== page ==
Monday, June 18, 2012

Forty Years of Agnes: Landfall

Forty years ago tomorrow, Hurricane Agnes made landfall along the Florida Panhandle as a minimal hurricane.  Agnes was pulled northward by a developing trough in the Eastern US, as well as a stalled cool front that was lying across the Delaware Valley.  This front was the first piece of what amounted to an awfully rainy period that began mid month with the front's approach.

While Agnes approached with 75 mph winds, our region dealt with a rather rainy 18th as the front stalled and a wave of energy travelled along the front.   Rainfall on the 18th, not associated with Agnes, totalled 0.94" in Harrisburg, 1.41" in Allentown, and a half inch or above in Atlantic City, Philadelphia, and Scranton.  For Allentown, the rainfall total was compounded on top of an inch of rain that fell on the 16th.  While these rains weren't heavy by themselves, the ground was increasingly soggy.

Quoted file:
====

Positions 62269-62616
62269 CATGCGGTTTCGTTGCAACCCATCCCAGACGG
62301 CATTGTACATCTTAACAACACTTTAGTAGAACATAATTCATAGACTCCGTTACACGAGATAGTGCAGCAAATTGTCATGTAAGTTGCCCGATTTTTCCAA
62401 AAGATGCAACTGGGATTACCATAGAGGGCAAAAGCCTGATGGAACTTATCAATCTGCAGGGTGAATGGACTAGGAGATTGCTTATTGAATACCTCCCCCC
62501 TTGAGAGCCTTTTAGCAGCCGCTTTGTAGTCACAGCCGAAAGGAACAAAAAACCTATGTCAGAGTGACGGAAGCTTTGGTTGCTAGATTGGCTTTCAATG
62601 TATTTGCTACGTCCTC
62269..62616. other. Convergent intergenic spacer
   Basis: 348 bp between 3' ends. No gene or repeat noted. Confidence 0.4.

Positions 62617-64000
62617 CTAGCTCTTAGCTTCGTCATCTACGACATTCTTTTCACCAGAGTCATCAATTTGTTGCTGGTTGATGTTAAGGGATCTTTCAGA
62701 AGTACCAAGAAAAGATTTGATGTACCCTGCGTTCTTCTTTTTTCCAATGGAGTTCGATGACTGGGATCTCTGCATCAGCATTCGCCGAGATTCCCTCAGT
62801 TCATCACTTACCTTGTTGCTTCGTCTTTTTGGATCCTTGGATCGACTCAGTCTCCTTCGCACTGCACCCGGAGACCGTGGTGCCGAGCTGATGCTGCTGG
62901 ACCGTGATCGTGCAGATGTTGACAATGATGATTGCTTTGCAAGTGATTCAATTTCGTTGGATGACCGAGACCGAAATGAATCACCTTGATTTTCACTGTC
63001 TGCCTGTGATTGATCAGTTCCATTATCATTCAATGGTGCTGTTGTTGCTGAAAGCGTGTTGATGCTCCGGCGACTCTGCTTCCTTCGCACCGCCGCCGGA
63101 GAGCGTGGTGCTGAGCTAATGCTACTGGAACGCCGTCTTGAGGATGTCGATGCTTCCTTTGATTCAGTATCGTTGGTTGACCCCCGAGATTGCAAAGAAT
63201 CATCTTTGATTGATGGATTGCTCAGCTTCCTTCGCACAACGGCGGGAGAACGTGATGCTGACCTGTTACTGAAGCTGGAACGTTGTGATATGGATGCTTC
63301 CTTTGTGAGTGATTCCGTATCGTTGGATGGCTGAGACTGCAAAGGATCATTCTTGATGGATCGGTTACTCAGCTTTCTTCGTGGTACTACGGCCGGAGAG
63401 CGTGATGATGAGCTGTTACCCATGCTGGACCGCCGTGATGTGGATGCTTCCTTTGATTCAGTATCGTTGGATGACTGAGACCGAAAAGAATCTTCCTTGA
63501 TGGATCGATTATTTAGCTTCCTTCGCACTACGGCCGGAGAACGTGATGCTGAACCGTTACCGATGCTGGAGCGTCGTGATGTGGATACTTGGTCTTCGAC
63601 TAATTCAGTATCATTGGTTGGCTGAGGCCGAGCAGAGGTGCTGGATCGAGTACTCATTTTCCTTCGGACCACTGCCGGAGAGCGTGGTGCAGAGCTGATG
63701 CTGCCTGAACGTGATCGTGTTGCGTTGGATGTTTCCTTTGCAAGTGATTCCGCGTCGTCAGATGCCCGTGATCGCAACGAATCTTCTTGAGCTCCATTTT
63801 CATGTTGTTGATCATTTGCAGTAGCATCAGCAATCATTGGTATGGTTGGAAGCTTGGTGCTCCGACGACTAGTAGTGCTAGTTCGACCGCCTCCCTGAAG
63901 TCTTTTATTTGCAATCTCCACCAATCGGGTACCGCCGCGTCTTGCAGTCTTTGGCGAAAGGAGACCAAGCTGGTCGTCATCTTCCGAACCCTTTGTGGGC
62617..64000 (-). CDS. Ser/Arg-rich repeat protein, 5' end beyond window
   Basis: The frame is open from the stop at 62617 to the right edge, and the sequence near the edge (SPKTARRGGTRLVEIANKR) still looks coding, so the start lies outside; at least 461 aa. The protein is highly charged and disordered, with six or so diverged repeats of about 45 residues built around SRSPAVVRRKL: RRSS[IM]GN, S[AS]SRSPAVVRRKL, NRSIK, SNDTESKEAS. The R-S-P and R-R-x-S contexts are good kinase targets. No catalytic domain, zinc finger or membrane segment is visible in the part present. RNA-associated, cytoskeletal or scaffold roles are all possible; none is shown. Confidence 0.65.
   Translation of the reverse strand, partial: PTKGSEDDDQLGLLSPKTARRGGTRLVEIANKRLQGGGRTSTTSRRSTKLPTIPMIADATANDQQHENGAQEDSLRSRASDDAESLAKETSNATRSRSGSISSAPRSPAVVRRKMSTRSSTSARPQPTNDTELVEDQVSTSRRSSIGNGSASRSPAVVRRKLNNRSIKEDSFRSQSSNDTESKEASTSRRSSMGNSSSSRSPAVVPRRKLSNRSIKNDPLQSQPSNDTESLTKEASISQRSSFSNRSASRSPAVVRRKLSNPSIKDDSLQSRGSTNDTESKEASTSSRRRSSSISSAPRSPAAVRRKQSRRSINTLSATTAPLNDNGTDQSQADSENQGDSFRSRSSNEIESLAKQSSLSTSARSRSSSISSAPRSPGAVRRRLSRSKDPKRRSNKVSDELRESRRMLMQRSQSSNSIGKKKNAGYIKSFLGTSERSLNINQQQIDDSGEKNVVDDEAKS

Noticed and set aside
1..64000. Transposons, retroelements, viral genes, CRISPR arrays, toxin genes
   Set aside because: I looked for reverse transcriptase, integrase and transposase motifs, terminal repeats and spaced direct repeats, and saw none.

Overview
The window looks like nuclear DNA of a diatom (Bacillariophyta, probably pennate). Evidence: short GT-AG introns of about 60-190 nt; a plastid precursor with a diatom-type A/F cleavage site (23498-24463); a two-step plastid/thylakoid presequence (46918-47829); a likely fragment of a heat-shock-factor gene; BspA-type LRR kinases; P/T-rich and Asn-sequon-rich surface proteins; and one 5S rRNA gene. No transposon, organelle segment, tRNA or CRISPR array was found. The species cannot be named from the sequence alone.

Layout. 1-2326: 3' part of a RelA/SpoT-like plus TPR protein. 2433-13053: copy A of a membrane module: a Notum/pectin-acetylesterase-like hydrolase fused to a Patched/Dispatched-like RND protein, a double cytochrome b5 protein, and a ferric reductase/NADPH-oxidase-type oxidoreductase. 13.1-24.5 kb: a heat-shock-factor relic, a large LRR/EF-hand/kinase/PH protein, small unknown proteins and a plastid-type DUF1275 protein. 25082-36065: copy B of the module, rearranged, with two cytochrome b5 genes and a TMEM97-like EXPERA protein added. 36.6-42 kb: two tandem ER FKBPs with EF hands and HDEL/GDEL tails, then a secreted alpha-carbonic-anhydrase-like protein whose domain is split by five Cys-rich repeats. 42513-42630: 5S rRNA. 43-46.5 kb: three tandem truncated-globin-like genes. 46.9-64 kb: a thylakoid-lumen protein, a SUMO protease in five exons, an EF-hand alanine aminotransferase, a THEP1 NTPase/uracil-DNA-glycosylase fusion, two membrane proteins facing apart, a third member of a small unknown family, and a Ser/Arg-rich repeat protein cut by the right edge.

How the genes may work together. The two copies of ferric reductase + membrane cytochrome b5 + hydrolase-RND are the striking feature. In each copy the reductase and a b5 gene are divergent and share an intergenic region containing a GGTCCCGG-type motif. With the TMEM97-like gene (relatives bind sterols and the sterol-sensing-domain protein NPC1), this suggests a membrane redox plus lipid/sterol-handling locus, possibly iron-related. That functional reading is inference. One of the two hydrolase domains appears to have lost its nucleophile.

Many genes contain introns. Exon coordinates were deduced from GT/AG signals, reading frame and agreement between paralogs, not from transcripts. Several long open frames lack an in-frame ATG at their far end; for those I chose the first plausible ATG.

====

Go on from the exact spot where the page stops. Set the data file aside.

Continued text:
You can see the graphic below from the 19th showing Agnes approaching Florida and the cold front stalled out near us.

In Florida, Agnes' impacts were in the variety of severe weather.  Over twenty tornadoes touched down in Florida, injuring over 140 and killing seven.  400 mobile homes were either damaged or destroyed.   One of the unique characteristics of Agnes was that the storm featured some non-tropical characteristics with frontal banding that you can see on satellite imagery at the top of the post.  The frontal banding was conducive to tornadic development and helped spawn the outbreak.

After landfall on Monday night, the storm moved little until the 21st as a second cool front approached from the west.  This second front...and the slow moving Agnes, combined to cause the epic floods that followed later in the week.